Archive for April, 2010

Real drive into work

Thursday, April 22nd, 2010

Interesting drive.  Naturally I was unable to gather stats on the drive in, as the RS232 connector came loose.  *shrug*  Time for duct tape.  🙂  The drive home was successful, in that I was able to gather data.  It also showed that I have some transaxle noise that needs looking at before I drive much more (Calling Dr. 914!)

So for those who are statistics fiends:

Current: min=-48a, max=123a

Voltage:  min=330v, max=368.5v

Torque: min=68.6nm, max=120nm

I’ve attached the spreadsheet with all the data, so you can analyze it to your hearts content:  InitialDriveHome

Oh – the current at freeway cruise was between 75 and 80 amps at 350v.

Full charge!

Tuesday, April 20th, 2010

I returned from my business trip to Bangkok (long story in itself) to find two boxes waiting for me – the replacement DC-DC converter and new cables for the BMS.  It took me about 4 hours to replace the DC-DC converter and the 4 cables, but well worth the effort.  The DC-DC converter works as advertised, providing 13.5 volts. The new cables eliminated the intermittent communications problems during charging.

Proof is that the batteries are now fully charged.  I can see the car quivering with excitement in the driveway, begging to be driven.  I think I’ll do that today.  🙂

BTW, EV Components has been great during all of this – providing excellent customer support and fast shipping of new parts.


Tuesday, April 6th, 2010

Ok, so some tweaks on the pedal parameters make a HUGE difference.  I was able to get the accelerator to behave “normally”, and was able to get the regen to work with the brakes.  Acceleration is good – better than the 1.8 liter engine. Braking is GREAT!  Dang, I sure don’t need those high-priced brake upgrades now.  🙂

So now I get to do some fine tuning on the pedal, and it will be driving like a REAL car.  😀  I was able to pull only 90 amps, so I know there is more to push through.

Seriously, though, I was able to get up to 30 mph in first gear with no trouble, although there is a lot of vibration at 5k rpm, so I will have to pull the motor and balance the flywheel.  *sigh*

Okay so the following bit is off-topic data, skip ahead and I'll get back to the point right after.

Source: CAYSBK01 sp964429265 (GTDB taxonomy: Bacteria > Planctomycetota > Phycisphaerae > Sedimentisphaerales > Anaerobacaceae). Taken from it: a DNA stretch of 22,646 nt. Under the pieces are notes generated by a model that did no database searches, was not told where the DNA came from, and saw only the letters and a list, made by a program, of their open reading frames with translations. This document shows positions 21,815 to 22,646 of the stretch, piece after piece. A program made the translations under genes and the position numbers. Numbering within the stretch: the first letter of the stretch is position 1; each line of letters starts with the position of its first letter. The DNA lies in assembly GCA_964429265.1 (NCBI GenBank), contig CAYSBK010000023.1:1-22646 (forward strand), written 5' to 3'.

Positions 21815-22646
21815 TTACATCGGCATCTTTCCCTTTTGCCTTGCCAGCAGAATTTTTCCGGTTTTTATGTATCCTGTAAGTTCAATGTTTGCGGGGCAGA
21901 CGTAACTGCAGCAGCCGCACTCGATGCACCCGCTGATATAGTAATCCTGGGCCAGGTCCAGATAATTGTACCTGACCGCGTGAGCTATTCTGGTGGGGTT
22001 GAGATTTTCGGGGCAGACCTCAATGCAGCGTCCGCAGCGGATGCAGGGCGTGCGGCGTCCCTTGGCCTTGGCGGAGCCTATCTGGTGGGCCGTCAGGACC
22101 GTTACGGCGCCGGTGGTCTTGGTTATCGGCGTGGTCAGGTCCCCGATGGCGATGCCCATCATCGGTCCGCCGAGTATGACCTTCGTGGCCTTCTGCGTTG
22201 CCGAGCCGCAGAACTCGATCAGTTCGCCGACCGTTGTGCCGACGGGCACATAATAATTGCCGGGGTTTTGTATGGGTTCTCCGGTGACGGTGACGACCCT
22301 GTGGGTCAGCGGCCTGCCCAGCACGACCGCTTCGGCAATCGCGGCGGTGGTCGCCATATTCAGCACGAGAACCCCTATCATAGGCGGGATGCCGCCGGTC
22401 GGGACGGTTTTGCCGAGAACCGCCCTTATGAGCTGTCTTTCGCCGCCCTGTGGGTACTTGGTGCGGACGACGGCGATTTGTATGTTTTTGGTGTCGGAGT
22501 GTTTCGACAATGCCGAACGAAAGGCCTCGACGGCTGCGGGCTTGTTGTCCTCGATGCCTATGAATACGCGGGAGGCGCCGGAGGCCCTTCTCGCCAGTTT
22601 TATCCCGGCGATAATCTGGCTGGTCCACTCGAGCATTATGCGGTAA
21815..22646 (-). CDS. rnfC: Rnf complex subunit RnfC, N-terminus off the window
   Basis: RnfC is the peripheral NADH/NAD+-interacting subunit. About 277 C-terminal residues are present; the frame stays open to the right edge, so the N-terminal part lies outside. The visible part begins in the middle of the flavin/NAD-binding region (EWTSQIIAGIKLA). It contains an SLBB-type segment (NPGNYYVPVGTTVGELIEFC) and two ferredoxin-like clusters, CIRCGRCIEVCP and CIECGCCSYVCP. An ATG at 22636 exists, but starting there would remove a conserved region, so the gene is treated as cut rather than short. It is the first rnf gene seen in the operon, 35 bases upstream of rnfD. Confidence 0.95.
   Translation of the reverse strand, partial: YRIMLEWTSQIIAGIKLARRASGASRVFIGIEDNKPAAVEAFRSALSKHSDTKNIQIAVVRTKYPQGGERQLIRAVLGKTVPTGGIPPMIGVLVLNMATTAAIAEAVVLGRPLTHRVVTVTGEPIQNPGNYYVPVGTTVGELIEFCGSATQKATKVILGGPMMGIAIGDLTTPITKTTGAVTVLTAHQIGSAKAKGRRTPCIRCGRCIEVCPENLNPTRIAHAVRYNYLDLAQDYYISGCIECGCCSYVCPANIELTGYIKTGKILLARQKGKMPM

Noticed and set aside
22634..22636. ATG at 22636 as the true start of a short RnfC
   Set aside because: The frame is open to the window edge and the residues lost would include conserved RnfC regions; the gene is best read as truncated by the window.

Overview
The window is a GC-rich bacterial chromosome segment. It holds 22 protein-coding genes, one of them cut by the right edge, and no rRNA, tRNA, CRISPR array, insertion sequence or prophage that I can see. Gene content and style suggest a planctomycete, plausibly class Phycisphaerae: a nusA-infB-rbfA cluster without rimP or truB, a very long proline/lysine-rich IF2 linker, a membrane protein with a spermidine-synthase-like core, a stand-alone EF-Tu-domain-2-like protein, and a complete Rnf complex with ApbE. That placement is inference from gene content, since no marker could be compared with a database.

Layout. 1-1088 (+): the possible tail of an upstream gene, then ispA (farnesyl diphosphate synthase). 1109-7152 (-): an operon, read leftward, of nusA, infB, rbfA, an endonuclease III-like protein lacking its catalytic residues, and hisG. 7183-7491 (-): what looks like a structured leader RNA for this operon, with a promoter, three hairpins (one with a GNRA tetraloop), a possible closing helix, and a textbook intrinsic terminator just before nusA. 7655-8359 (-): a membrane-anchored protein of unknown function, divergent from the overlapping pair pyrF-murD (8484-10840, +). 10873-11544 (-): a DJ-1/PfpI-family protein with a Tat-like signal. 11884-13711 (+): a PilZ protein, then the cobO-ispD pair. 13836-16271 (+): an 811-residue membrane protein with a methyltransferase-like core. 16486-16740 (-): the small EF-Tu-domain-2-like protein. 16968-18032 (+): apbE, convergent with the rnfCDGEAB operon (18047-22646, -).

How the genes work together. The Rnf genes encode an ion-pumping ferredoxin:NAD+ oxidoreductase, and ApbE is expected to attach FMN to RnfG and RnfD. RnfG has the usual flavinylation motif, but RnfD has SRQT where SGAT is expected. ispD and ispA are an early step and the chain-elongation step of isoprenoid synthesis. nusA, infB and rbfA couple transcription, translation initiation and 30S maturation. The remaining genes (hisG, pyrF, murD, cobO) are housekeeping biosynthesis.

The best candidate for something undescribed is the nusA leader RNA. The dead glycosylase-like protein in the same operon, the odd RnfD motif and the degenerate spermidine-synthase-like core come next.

So now I am waiting for the replacement DC-DC converter (previous one sadly fried due to operator error) and some cable components so I can rewire the BMS circuits.

The BMS works fine except for banks 5, 6 and 8.  Oddly bank 7 is fine, but I will rewire it also, as it uses the Cheap Cabling.  Hopefully this will take care of the communications errors with the BMS.

Alive again

Saturday, April 3rd, 2010

Ok, so in the process of trying to “optimize” the driving experience, I made a few mistakes.  Fortunately, I’ve been able to fix almost all of them. The regen circuit now is activated by the brake lights, so the car now drives just like a car.  Very cool.

While I was fussing around in the controller compartment, I tried to get the DC-DC converter to work.  However, this resulted in me frying my DC-DC converter (fortunately, this is an relatively inexpensive mistake).  The good thing is that EV Components has more of them.

I’m hoping to get the tachometer working tomorrow.  I spent about 3 hours getting a neat circuit put together that will drive some indicator lights.  One is the “ready” signal and the other is the “fault” signal – both from the motor controller.  Since I know I’ll want to see these lights while driving and while testing, I set it up so there are two of each lights – one set in the dash and one set near the motor controller.

Radio Shack was my friend, as was Tim Kutscha for his diagram.  Naturally, I didn’t do it exactly his way, but that is the fun of all of this. This version uses 2 resisters – one for each input and 4 transisters – one for each light.  The box has 12v ready LEDs, the other lights are the more usual incandescent lights.

The circuit is inside this box:

Das Blinken Lighten

Circuit for showing "Ready" and "Fault"